Monday, August 30, 2010


Dick's Mailer 
A Great Labor Saver, 
Invaluable to Publishers and Others
Rev. Robert Dick
   Born in 1814 in Bathgate, Scotland, Robert Dick's family immigrated to upper Canada in 1821. He became a Baptist minister, journalist, reformer, and inventor. In connection with preaching and publication of books, Mr. Dick, in 1854, commenced to publish a pamphlet in Toronto, the "Gospel Tribune," an inter-denominational Journal, the monthly editions of which soon increase to 8,000. It was in wrestling with the recalcitrant subscription list that Dick hit on the inventions that made him a fortune. Frustrated by the time required to write addresses on wrappers and to check the currency of subscriptions, he devised ways of speeding both processes. He invented an addressing machine which could fix thousands of prepared labels in an hour and act as a ledger and running record at the same time.  
    Superintending everything and helping everywhere, necessity made him groan under the burden of seemingly unavoidable blunders, the mental exactions, and the wretched slowness of the mailing work; for these, he exclaimed, "there must be mechanical relief!" As search revealed none, he then said, "it must be created!" and almost instantly he formed the conception of "Web Wheel," "Paste Fountain," "Pasting Belt," and "Label cutting and Stamping Blades." But as there could be no lessening of his editing and publishing taxation's, it took four years of his scraps of time to put his conceptions of his "Typographical Book-keeping and Mailing Machine" into patentable form. Dick moved permanently from Toronto to Buffalo, N.Y., in 1859, probably so that he could establish his patent in the United States. In later years he refined the patents for the “Union Mailer” with its ancillary processes and added patents for locking type in printers’ forms. By 1868 he claimed that over 300 papers and journals in North America used his system under patent; the 12 in Canada included the Toronto Globe and Leader.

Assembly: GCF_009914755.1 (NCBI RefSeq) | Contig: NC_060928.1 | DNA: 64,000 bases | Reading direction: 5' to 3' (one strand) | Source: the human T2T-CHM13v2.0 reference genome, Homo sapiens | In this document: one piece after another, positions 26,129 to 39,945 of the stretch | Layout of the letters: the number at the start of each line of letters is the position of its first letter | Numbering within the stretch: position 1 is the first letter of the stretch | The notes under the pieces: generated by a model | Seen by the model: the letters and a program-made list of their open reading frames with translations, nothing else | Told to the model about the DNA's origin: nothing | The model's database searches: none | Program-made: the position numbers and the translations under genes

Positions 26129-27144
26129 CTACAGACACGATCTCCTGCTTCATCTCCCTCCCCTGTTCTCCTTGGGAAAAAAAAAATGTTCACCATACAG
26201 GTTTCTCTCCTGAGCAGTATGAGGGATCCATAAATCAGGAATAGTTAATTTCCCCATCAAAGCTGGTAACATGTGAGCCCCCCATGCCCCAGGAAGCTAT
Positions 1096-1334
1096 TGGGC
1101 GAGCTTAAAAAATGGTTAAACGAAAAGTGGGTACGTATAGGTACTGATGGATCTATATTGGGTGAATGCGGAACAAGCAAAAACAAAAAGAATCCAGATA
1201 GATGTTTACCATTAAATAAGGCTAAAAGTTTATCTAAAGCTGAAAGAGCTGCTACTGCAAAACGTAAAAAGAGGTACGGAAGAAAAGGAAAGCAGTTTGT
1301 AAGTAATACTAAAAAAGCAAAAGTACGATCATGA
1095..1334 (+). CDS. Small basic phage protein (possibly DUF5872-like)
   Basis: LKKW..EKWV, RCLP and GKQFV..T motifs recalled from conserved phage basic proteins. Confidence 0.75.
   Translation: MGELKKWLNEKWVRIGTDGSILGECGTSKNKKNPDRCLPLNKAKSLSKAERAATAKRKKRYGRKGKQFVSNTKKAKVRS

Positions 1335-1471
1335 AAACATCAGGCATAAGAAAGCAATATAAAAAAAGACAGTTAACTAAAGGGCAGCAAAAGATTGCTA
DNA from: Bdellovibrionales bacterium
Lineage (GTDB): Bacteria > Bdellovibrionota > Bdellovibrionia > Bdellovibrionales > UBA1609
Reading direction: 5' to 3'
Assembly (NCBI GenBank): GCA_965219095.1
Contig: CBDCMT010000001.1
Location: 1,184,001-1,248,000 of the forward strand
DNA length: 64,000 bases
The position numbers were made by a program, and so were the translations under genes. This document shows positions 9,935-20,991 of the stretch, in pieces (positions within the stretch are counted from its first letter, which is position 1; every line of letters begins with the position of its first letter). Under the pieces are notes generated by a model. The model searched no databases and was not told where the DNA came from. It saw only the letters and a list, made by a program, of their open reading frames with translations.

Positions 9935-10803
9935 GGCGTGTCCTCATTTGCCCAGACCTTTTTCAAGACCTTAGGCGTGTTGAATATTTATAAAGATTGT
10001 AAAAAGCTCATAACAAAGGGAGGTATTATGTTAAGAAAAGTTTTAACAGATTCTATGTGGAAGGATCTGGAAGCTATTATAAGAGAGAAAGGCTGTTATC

Dick's Seventh and Best Mailer
     Dick died of pneumonia in 1890, survived by his wife and a widowed daughter. His patents passed to his brother and business partner, Alexander, who had moved with him to Buffalo; Alexander himself made improvements to the “Matchless Mailer,” as Robert’s invention was now known, and was a patentee in his own right of the “Fairy Nest Cradle,” a suspended basket for babies which was
rocked by means of a foot treadle.
For Dick's 1887 Seventh Mailer and Best.
Impossible with any other: --With a Dick Mailer one man has addressed three papers in one second, 182 in a minute, 7,334 in one hour, and 45,000 in one day. No Agents, but write to the inventor, Rev. Robert Dick, Buffalo N.Y., unreservedly. With his send off, success is reached at once.

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